Dog Days of Summer: VIX in a FIX!

Option Queen Letter
By my calendar, we are deep into the “dog days of August.” And, with precious little time left for summer sun-frolicking and venturesome holidaying, we can confidently anticipate the further dry-up of volume, while the money-movers have slipped away to vacations, preparatory to calendar recognition that we’re barking up the tree blooming in recognition of the pending EOS (end of Summer) Labor Day holiday. Now that the August options are history, players can leave the scene, knowing that little will change until they return. Remember, the Street lives with Goldilocks and the 3 Bears, although, in the interest of accuracy, we should now delete the Bears, in favor of the Bulls, because this is not the tale of Red Riding Hood—-.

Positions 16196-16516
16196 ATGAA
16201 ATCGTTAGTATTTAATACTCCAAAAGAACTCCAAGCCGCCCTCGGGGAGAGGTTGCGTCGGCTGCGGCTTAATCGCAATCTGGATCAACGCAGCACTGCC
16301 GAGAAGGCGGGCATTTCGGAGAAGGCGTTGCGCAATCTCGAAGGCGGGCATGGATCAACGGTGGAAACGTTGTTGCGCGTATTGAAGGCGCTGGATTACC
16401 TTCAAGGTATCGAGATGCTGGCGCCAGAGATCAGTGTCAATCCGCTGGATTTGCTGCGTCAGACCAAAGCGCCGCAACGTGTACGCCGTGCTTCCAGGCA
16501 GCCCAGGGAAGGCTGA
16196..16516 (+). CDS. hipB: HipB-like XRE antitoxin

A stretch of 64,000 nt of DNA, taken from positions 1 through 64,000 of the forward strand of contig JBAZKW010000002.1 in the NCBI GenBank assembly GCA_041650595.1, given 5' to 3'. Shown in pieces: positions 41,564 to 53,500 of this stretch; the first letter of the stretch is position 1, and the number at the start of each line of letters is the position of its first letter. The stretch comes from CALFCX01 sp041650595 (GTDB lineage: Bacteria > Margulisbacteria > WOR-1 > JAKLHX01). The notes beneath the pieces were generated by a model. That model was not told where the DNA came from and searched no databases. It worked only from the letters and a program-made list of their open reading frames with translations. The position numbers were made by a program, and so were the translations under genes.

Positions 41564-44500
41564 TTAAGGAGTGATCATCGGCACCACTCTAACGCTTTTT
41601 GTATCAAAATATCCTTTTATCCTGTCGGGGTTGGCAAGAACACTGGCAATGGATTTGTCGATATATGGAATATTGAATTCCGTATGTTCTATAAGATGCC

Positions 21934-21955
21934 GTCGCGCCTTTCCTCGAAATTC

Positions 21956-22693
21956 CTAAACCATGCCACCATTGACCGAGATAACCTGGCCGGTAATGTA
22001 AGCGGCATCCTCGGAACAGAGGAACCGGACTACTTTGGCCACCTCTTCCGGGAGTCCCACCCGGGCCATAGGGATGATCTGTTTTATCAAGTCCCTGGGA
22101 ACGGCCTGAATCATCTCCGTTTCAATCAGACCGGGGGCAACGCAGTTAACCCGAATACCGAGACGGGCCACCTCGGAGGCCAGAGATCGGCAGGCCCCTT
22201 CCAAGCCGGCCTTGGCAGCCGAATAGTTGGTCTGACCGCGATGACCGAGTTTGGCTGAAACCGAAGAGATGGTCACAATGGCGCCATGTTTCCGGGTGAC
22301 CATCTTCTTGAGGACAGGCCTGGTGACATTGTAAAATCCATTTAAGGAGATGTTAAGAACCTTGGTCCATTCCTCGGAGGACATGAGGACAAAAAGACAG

Okay, enough of fairy tales; it’s time to face reality; the fact is that now is a really boring part of the summer, or, so it is traditionally expected to be. But, what happens if, as we suspect, it won’t be that usual, boring rally, resting in a trading range? Will our vacationing traders drop their sun tanning oil to pick up the crude? Will their lubricious concerns generate a slip-n-slide, back to reality? The VIX, a gauge one properly uses to calculate exactly how much movement, to the up- or down-side, the market will see ( as measured by the market’s volatility, as calculated by the strikes; strike prices of the S&P 500 futures options contracts for the next 2 months ) on nearing the yearly low. This measurement is telling us that fear is out; that the movement by the markets will be within the trading range, where it has been for some time. That is why the VIX is low; because that trading range has been a reliable anti-fear reference parameter; thus, there is no reason to pay a premium for risk, if none is perceived. So; back to Goldilocks; scrap the Riding Hood scenario!